....one evening I was brushing my hair before dinner, a white featureless face peered over my shoulder, and then, with an arrested shudder, I saw that this was only the reflection of the oval looking-glass on the ceiling. Or, as I lay in bed, before putting out my light, a puff of wind came in through the open sash, making the striped curtain to belly, and before I could realize the physical cause of it, there was a man in striped pyjamas bending over the bed by the window. Or a wheeze of escaping gas came from the coals on the hearth, and to my ears it sounded like a strangled gasp of someone in the room. Something was at work, using the trivial sounds and sights for its own ends, kneading away in my brain to make it ready and receptive for the revelation it was preparing for it.

The Shuttered Room

....An odd drowsiness invaded her, and she saw a shadow come across the red field of her closed eyelids. She thought to herself that the two men were approaching her, and that it was they who had come between her and the sun, and she waited for the sound of their voices or their steps. Perhaps Hugh thought she was asleep, and meant to give her forty winks or so: if that was in his mind, she wished he would stand aside, for with him cutting off the sunlight from her, the air had become very cold.

The Flint Knife

....There was light enough to see, when we got there, that it stood in the centre of the garden; it was as if the altar was one with it. Then a near and vivid flash of lightning burst from the pall overhead, and showed every corner of the high-walled plot. It was absolutely empty, but the stillness was now broken by the buzzing of innumerable flies.

James Lamp

....‘So now you’ve got to come with me, James Lamp,’ it said, ‘and take me where you took me before. You’ll drive me down in the car, as you drove me before, and you’ll come down into the water where you threw me, and I’ll be waiting for you there, so close and loving.’

The Step

....‘So you understand English,’ said Cresswell. ‘Now I’ll thank you to take that shawl off your face, and let me see who it is that’s been dogging me.’

The man raised his hands and threw back the shawl. The moonlight shone on his face, and that face was just a slab of smooth yellowish flesh extending from ear to ear,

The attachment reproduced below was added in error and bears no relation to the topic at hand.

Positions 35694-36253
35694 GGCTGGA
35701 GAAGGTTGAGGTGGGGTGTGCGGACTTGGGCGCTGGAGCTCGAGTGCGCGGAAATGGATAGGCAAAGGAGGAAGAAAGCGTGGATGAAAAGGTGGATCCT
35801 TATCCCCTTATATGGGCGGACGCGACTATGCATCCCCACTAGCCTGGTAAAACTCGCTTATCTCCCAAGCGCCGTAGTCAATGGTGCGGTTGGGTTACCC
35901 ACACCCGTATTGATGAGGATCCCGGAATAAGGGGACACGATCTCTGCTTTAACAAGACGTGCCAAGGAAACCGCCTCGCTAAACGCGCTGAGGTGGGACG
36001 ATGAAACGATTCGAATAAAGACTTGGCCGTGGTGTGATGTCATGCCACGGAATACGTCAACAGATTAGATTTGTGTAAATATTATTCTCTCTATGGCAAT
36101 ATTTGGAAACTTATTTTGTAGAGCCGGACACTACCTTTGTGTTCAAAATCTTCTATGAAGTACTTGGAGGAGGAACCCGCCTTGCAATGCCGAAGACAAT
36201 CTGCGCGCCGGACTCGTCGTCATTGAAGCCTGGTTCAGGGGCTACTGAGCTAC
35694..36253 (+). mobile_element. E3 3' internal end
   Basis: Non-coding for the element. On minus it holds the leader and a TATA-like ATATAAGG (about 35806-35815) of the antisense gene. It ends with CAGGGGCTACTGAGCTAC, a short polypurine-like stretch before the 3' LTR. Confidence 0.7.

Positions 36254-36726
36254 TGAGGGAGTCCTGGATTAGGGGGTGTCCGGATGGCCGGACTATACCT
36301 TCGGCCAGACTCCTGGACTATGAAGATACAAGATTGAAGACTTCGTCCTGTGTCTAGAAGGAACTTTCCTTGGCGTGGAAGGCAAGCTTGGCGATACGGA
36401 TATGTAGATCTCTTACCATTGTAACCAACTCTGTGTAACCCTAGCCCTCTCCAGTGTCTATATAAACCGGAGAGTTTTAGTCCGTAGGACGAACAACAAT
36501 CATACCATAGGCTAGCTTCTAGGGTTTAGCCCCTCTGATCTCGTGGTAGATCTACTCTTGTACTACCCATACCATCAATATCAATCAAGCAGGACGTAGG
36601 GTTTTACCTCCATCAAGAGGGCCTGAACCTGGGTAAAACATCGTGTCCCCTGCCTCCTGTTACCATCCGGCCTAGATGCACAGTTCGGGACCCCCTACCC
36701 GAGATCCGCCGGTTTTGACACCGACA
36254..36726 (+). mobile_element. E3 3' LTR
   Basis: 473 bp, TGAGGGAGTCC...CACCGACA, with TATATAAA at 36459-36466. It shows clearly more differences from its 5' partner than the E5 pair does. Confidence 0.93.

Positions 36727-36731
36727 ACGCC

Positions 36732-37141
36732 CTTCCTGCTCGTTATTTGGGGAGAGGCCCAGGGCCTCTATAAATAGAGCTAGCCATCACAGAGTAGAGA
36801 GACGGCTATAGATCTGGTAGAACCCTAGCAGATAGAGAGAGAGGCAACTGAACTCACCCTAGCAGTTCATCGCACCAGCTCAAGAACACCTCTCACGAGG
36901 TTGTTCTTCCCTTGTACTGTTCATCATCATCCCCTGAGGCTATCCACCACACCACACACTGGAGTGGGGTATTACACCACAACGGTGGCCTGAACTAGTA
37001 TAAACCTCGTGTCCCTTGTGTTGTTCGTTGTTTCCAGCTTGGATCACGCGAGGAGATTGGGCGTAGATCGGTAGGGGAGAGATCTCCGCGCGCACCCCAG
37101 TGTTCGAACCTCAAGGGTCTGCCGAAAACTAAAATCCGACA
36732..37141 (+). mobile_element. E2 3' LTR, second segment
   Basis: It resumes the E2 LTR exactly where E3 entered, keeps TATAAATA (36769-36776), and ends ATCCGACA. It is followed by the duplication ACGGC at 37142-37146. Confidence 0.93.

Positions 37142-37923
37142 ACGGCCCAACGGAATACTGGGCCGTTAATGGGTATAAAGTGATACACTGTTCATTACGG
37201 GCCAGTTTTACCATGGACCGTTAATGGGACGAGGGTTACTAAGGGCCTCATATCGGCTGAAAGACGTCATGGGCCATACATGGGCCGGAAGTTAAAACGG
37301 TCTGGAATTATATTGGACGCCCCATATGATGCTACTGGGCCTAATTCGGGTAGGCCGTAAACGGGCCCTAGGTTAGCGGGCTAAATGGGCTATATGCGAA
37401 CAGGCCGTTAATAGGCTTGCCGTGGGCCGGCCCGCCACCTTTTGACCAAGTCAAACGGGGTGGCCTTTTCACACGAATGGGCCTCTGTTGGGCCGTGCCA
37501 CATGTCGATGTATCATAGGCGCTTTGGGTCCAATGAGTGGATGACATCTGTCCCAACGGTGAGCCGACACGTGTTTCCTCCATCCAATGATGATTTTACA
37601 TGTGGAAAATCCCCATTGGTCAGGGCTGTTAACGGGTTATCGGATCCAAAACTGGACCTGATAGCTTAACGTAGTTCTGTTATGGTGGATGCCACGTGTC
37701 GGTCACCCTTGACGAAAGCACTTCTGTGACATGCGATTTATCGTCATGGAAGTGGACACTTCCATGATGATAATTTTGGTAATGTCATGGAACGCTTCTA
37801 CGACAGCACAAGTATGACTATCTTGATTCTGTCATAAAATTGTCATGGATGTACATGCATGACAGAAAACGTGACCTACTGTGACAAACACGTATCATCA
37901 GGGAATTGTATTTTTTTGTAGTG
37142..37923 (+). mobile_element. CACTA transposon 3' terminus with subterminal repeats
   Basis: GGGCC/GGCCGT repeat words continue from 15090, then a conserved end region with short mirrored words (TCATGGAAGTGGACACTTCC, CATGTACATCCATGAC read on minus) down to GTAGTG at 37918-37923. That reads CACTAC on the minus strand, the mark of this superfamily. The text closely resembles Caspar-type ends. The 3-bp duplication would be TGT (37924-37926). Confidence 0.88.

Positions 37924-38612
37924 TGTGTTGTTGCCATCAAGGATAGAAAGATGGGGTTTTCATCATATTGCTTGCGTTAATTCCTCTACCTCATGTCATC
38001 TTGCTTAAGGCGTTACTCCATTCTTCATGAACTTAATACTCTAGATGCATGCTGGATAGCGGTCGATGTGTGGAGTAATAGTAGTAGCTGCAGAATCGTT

empty as the oval of an egg without eyes or nose or mouth. From the upper edge of the shawl where it crossed the forehead there depended a few wisps of grey hair.

The Sanctuary

....it was as if pieces of jigsaw puzzle were calling for their due location. But their shapes were too fantastic. . . .


....My brain, he explained, had rebelled against its slavery, and had hoisted a red flag with the device of a monkey on it. I must show it that I wasn’t frightened at its bogus monkeys. I must retort on it by making myself look at dozens of real ones which could bite and maul you savagely, instead of one little sham monkey that had no existence at all.

Sea Mist

....What could be a better way of fighting the terror that had manifested itself in visible form that morning, and was stirring somewhere in the core of consciousness, than to go out once more to the castle, and vanquish it on the spot from which he knew it sprang. It was putting out its tentacles again, and feeling for him, and he must cut them off at the root, or he would never be at peace. The sea mist was still only thin; he would run no risk of losing his way in

it if he went now, and calling to Harriet that he was going out for half-an-hour’s walk, he set forth.

Dives and Lazarus

....Juno and her young Marchese played cat’s cradle in a sequestered nook at the stern and got their fingers much entangled: presently they went below to disentangle them. Two middle-aged women were much taken up with each other, but the balance of the sexes was not thereby disturbed. Dives paired off with the Marchese’s mother, who only wanted his lovely pearl tie-pin and got it.